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Blog Tour Review - Service Model by Adrian Tchaikovsky

Blog Tour Review - Service Model by Adrian Tchaikovsky To fix the world they first must break it further. Humanity is a dying breed, utterly reliant on artificial labor and service. When a domesticated robot gets a nasty little idea downloaded into their core programming, they murder their owner. The robot then discovers they can also do something else they never did before: run away. After fleeing the household, they enter a wider world they never knew existed, where the age-old hierarchy of humans at the top is disintegrating, and a robot ecosystem devoted to human wellbeing is finding a new purpose. There is so much to love in Service Model, but one of the things I most love about it is the peculiar blend of charming innocence and insightful cynicism. Uncharles the domestic robot is such a simple soul (though he would state that he has no soul and this is an inaccurate description). He approaches the end of the world with optimism and hope, or whatever equivalent to these emotions h

Review - The Institution by Helen Fields

Review - The Institution by Helen Fields

On a locked ward in the world’s highest-security prison hospital for the criminally insane, a nurse has been murdered and her newborn baby kidnapped. A ransom must be paid, and the clock is ticking.

Forensic profiler Dr Connie Woolwine is renowned for her ability to get inside the mind of a murderer. Now she must go deep undercover among the most deranged and dangerous men on earth, and use her unique skills to find the baby – before it’s too late.

She has five days to catch the killer.

But with the walls of The Institution closing in on her, will her sanity last that long?

The Institution is utterly terrifying!

It's such a remarkable premise. Imagine looking for a murderer on a high-security ward full of serial killers. That idea alone had me totally gripped, as Dr Connie goes undercover to assess and analyse the staff and patients (or "guests") of the highest security ward in a remote institution for the criminally insane. It's an incredibly dangerous and highly unsettling assignment, particularly as her own past traumas arise, but with a dead nurse and a missing premature baby she's prepared to go to any lengths to solve this crime and only has days at best before the missing baby becomes another murder to solve.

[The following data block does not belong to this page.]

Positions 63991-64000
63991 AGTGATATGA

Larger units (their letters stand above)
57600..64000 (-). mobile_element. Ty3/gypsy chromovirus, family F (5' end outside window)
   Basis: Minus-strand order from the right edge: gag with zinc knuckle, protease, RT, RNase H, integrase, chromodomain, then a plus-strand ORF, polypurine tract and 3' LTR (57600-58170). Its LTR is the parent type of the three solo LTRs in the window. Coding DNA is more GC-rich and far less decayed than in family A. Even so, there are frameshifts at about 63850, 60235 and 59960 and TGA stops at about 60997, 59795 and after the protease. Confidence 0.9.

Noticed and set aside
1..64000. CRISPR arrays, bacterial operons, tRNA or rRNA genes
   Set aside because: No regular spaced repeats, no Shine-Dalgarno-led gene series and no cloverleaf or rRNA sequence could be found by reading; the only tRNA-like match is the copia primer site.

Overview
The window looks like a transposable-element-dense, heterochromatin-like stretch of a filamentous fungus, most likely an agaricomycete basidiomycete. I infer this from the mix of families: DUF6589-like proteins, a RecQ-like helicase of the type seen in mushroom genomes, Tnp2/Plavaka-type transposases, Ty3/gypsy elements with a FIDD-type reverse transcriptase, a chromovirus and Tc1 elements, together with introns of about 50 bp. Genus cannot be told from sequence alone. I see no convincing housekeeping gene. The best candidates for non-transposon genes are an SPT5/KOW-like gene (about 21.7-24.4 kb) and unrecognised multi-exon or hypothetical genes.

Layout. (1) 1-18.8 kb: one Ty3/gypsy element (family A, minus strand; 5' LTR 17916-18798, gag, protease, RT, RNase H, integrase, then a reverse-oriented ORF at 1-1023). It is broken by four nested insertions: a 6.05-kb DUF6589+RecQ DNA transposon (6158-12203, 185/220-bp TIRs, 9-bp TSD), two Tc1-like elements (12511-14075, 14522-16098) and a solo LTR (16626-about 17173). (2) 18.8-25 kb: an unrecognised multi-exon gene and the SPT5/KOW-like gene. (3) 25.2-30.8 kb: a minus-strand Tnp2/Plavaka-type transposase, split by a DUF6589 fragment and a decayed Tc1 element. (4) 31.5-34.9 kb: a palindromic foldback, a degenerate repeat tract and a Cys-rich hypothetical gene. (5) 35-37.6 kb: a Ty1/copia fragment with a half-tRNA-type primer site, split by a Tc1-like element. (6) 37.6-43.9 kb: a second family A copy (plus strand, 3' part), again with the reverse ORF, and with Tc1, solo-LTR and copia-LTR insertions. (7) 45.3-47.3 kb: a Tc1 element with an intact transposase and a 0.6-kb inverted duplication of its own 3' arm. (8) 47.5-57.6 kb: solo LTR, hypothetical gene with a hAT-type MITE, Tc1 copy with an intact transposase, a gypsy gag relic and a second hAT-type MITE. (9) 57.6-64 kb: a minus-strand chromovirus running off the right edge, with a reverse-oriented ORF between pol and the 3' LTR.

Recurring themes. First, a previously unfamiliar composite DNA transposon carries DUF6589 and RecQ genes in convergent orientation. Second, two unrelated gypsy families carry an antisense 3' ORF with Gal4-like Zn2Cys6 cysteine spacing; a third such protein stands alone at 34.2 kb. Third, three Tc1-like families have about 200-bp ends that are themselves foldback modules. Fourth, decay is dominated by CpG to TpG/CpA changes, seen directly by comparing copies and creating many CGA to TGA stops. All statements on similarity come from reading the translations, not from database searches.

The time-sensitive nature of Connie's mission means that there's always so much tension and pressure in this book. Every hour that goes by feels like precious life slipping away. Then nature takes a hand, and as a fire rages and the tension rises like the floodwaters. There are strong elements of isolation and loss of control, all exaggerated and made so much more immediate by the clinical setting. It's scary, it's disorienting. It's impossible to know who to trust, who to fear and which way to turn and through the urgency of the writing the reader is right there alongside Dr Connie. 

This is also a book about mental health, particularly at the more extreme end of psychopathy. It's about the people who suffer from it and what it can drive them to do but it's also about the people who treat them, and why they do it. It feels very critical of a lot of the treatment and practitioners, from outdated beliefs about treating female hysteria to newer, softer methods. Running through it all is the grimness of being committed, of losing any control over what happens to you, of not being treated as a human but talked over, forcibly medicated or restrained. It's dark and unpleasant and so very effective.

For all of the darkness, this is a book with some touchingly tender moments, particularly the emotional exchanges Connie has with the dead nurse, Tara, and her support of Tara's mother. It really reinforces why Connie put herself in such a precarious position, risking everything to save one precious baby.

It's also very different from The Last Girl to Die, the last book I read by Helen Fields. (You can find my review here). Where Last Girl to Die drew on myths and folklore, The Institution is very scientific. This gives it more of an analytical coldness where Last Girl to Die was all about emotions. Also, location played a huge part in Last Girl to Die, to the extent that it was hard to imagine it being set anywhere other than Mull. In contrast, by the end of the book I had no idea where in the world the Institution was. It's a building completely removed from the world around it.

Dark and terrifying, the Institution had me committed to finishing it from the first chapter!


The Institution by Helen Fields is published on 2nd March 2023 by Avon Books.

I was given a review copy via Netgalley in return for an honest review.


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